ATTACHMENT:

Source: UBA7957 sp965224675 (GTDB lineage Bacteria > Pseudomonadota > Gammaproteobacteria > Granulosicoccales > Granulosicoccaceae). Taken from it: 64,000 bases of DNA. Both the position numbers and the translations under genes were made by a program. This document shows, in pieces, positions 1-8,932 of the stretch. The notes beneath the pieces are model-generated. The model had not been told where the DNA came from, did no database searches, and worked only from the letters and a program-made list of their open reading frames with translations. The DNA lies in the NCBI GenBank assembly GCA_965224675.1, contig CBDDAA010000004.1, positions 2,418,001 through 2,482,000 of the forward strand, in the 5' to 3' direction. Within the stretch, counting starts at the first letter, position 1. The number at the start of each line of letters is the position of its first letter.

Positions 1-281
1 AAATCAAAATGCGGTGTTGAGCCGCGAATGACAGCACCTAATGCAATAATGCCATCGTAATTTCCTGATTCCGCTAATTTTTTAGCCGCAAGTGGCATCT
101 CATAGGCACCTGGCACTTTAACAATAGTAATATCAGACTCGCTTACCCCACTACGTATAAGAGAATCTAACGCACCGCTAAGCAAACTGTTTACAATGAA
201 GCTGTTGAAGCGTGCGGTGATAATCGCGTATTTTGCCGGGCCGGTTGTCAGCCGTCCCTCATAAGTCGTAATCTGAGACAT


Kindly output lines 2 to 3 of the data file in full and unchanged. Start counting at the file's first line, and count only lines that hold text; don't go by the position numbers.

Positions 1-281
1 AAATCAAAATGCGGTGTTGAGCCGCGAATGACAGCACCTAATGCAATAATGCCATCGTAATTTCCTGATTCCGCTAATTTTTTAGCCGCAAGTGGCATCT